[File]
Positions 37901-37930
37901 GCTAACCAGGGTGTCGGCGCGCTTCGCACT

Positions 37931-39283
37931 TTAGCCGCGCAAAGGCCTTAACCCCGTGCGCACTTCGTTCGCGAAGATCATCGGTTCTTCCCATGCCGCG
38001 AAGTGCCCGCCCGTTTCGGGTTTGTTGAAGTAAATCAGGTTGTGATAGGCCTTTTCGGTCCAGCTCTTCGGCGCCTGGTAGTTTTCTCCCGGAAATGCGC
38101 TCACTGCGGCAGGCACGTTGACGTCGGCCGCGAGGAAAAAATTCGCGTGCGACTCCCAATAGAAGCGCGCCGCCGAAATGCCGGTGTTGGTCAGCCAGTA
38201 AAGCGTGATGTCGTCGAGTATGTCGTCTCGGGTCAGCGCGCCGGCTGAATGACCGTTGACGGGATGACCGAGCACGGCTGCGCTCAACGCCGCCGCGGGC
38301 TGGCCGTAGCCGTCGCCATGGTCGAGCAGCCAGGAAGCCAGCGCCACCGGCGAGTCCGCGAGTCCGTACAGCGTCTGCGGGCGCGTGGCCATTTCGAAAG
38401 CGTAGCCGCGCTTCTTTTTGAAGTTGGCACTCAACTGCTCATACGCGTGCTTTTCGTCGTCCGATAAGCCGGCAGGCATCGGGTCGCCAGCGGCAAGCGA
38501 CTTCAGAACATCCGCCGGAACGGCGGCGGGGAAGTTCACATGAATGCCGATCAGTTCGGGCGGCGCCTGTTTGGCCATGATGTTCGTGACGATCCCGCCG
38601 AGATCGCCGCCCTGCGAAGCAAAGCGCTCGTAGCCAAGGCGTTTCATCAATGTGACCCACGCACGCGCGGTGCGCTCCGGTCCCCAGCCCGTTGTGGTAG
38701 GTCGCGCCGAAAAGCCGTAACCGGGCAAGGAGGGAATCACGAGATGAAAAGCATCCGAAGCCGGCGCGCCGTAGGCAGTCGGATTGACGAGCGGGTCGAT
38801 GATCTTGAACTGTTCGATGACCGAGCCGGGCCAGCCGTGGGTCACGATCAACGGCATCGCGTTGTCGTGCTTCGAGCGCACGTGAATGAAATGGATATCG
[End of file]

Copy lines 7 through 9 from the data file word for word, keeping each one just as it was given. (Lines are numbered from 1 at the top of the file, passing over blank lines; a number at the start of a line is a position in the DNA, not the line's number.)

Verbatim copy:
38201 AAGCGTGATGTCGTCGAGTATGTCGTCTCGGGTCAGCGCGCCGGCTGAATGACCGTTGACGGGATGACCGAGCACGGCTGCGCTCAACGCCGCCGCGGGC
38301 TGGCCGTAGCCGTCGCCATGGTCGAGCAGCCAGGAAGCCAGCGCCACCGGCGAGTCCGCGAGTCCGTACAGCGTCTGCGGGCGCGTGGCCATTTCGAAAG
38401 CGTAGCCGCGCTTCTTTTTGAAGTTGGCACTCAACTGCTCATACGCGTGCTTTTCGTCGTCCGATAAGCCGGCAGGCATCGGGTCGCCAGCGGCAAGCGA